A recent study suggests cash costs South Africans around R23-billion annually. Photo: Pixabay

CAPE TOWN – A recent study suggests cash costs South Africans around R23-billion annually. 

In a world where the trend is increasingly to go cashless, with countries like India already having fully cashless villages, how does South Africa fair? A Twitter poll found that 35 percent of South Africans could picture themselves transacting purely digitally, while a further 10 percent said ‘maybe’. 

The poll was conducted by Capitec as part of its #GoCashlessChallenge, an initiative to draw attention to the cost of cash.

The poll also asked people to indicate those times that cash is a necessity and going cashless is just not an option. The results show people still pay cash for a number of essentials, predominantly, transport (59 percent of respondents), food (25 percent), and services (7 percent).

Francois Viviers, Executive of Marketing and Communications at Capitec Bank says the goal of the Go Cashless campaign is to highlight how digital banking can help you save both time and money.

“We realise that cash is a reality for many South Africans. When taking public transport or visiting some smaller businesses you’re forced to pay cash. Our aim with Go Cashless is to point out how people can benefit from going cash-free when it’s possible.”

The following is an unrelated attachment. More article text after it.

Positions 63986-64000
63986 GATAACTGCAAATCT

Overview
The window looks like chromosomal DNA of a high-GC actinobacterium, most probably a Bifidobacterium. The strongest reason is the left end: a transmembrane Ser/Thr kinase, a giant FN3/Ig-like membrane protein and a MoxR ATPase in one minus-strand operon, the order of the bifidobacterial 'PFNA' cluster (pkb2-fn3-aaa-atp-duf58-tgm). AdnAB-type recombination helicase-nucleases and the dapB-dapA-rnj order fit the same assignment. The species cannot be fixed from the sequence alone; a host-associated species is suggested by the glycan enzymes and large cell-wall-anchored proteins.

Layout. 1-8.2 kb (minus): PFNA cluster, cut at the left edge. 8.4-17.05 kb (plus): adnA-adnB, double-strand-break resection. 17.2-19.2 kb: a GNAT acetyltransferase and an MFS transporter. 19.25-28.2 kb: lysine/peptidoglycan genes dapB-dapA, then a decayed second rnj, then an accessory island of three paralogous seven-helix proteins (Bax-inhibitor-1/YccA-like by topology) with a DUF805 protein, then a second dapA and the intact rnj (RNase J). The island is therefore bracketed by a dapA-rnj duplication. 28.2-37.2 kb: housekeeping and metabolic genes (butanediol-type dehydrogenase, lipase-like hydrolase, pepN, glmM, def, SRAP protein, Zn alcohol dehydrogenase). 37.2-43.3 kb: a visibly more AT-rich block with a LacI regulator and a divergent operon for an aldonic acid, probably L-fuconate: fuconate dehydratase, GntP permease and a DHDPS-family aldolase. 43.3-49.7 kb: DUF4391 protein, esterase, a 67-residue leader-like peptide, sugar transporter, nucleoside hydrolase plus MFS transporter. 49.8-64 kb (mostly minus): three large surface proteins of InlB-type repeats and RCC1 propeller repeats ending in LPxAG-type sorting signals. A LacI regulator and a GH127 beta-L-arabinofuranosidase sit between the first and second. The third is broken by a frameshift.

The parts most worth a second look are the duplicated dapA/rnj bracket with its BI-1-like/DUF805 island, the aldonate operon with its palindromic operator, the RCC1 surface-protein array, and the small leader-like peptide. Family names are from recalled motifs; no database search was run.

“Last month more thann 5 million of our clients banked digitally on either our app, Internet banking, USSD or MasterPass. Digital banking helps our clients to bank better by saving them time, as they never have to visit a branch or ATM, and money through lower bank fees. To pave the way for digital banking in South Africa we lowered our digital fees in 2019. We believe this will have a knock-on effect and we’re likely to see digital fees lowered across the industry, benefiting South Africans as a whole.”

Are South Africans ready?

Rulof Burger, Behavioural Economics Director at Predictive Insights, weighs in: “Cash is currently the main payment method for most South Africans, especially those from lower income households, older individuals and people in rural regions. Why? Because people understand cash and trust it.

He said there’s an important education job to be done to raise people’s awareness of the cost of withdrawing cash. “Evidence shows it’s not the best way to manage your money. The accumulated costs of relying on cash are expensive. A recent Mastercard study suggests cash costs South Africa roughly R23 billion annually. There are also many indirect ‘costs of cash’ to consider – like convenience and time. Drawing cash means you have to travel to an ATM to get it and then wait in the queue to be served. You also lose out on interest by withdrawing your money instead of keep in an interest-earning account.”

It’s easier than ever before

With more than half of South Africans now owning a smartphone and digital banking available on feature phones through USSD, it’s never been easier. Viviers says “Our app is zero-rated, which means clients don’t need data to use it. Card swipes are also free and you won’t pay any transaction fees when using Masterpass. This makes it possible to use your card or Masterpass to pay for everyday small items, like snacks or a soft drink, without having to worry about the cost.”

The use of payment apps linked to QR codes has become common across South Africa. Another Twitter poll conducted by Capitec showed that, currently, people who use these apps pay via Masterpass (65 percent), SnapScan (19 percent) and Zapper (16 percent).

BUSINESS REPORT ONLINE